For the past 33 years, Cornell Cooperative Extension has been researching the science and technology of agriculture at the Cornell E.V. Baker Agricultural Research Farm.
On July 10, farm manager Mike Davis gave local farmers and residents a tour of the research farm, which is currently the site for more than 20 projects on 352 acres of land.
Davis said the Willsboro farm is unique because of its location, rising from the shores of Lake Champlain.
“The great thing about this farm is that it has a whole range of soil types,” he said. “You have your sandy surfaces on the higher areas of the farm and then you go down into your heavier soils until you get to the clay near the lake. It lets us look at how some of these cropping systems work on a lot of the soil types that you find here in the North Country.”
One area Davis talked about was the high tunnels that the farm uses in growing produce, including tomatoes. He said the farm has been working with the tunnels for the last eight years because of the previous results.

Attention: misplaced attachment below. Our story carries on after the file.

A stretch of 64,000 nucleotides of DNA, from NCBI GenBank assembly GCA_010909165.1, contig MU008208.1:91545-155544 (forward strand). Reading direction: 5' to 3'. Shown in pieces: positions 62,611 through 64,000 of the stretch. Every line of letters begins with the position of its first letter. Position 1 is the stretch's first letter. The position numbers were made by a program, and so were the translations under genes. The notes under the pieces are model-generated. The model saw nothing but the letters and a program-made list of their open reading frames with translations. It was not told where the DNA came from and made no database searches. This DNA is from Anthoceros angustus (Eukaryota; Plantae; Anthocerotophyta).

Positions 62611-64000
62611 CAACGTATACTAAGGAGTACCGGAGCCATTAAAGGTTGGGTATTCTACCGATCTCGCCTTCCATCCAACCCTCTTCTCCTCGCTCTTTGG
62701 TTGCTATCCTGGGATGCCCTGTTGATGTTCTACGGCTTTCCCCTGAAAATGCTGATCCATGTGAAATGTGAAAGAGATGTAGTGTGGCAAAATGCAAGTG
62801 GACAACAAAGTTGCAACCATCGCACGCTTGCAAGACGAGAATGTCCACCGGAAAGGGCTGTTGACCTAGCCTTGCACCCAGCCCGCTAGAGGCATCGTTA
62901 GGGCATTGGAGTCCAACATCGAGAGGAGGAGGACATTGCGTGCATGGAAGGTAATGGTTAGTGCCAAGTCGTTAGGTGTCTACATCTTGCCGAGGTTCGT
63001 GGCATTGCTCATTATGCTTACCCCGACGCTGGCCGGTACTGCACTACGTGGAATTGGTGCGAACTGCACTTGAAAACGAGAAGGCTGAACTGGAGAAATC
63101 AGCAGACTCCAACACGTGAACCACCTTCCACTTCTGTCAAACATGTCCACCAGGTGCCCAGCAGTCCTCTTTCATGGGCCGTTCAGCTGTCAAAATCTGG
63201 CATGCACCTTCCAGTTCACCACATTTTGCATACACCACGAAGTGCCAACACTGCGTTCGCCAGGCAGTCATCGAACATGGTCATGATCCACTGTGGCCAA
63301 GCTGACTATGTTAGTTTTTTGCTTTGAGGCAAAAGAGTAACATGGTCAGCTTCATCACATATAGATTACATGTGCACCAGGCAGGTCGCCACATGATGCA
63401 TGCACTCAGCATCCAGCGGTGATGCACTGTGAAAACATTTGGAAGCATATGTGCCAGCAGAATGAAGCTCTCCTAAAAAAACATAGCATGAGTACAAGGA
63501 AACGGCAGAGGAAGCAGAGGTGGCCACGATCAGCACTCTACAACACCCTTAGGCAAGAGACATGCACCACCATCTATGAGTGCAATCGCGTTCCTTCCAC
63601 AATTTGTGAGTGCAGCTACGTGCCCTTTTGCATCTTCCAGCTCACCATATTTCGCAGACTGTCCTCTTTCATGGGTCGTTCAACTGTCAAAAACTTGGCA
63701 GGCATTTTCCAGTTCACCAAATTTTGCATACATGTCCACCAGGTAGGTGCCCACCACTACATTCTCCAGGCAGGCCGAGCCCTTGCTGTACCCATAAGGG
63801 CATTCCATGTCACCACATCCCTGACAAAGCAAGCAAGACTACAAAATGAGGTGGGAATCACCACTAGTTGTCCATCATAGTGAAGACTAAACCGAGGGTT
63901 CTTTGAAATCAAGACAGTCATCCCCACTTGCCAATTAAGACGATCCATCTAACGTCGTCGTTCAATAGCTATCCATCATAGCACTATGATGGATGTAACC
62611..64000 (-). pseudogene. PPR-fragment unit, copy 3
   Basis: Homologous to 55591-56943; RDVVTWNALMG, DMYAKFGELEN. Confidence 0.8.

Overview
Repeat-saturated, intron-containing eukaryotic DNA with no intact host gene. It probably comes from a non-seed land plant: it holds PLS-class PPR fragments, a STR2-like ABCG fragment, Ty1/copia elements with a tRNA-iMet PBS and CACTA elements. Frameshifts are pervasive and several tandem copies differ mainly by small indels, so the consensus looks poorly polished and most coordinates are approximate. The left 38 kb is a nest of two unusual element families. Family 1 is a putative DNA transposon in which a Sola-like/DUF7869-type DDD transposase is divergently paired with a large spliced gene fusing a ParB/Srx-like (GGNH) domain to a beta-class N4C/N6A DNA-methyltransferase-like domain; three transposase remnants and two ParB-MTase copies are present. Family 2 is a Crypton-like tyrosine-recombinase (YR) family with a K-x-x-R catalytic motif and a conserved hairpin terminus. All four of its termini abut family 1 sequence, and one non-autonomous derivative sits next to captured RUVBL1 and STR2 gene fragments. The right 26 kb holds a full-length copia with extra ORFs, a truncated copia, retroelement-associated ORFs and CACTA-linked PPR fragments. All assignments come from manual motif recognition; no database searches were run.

“Things love to grow in the tunnel,” Davis said. “We started with fruits like raspberries and blackberries with an accompanying outdoor plot. The yield inside the tunnel was four times more than outside.”
Amy Ivy of Cornell Cooperative Extension said important information for regional farmers is discovered at the farm.
“The consistency that we can get from the research data here is very important as we look to improve agriculture and growing in the North Country,” Ivy said.
Those attending the event were taken on a wagon tour of the farm, stopping to look at research being done on crop plantings, grass and wood biomass research, grain production and grape growing, among others.
For more information on the Cornell E.V. Baker Agricultural Research Farm, visit the website ccenny.com/index.php/359-2/northern-ny-research-farms/cornell-willsboro-research-farm.